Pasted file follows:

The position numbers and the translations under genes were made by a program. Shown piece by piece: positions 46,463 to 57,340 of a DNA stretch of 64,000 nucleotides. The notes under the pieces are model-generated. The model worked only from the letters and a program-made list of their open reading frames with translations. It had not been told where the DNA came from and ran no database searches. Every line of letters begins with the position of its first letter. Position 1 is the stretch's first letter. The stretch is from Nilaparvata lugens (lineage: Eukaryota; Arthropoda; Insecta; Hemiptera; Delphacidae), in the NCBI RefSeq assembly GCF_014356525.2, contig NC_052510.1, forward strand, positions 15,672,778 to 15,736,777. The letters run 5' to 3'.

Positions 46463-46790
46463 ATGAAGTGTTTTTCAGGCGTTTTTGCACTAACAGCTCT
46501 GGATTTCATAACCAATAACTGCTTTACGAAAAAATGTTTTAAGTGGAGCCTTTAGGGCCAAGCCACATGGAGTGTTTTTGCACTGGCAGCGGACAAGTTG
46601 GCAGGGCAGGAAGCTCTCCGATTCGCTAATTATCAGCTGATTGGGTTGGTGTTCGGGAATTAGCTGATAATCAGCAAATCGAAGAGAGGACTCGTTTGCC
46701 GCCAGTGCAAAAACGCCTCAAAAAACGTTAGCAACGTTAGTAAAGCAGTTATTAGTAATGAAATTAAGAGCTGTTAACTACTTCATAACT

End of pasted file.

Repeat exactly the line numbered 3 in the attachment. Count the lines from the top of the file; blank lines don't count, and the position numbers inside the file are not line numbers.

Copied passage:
46463 ATGAAGTGTTTTTCAGGCGTTTTTGCACTAACAGCTCT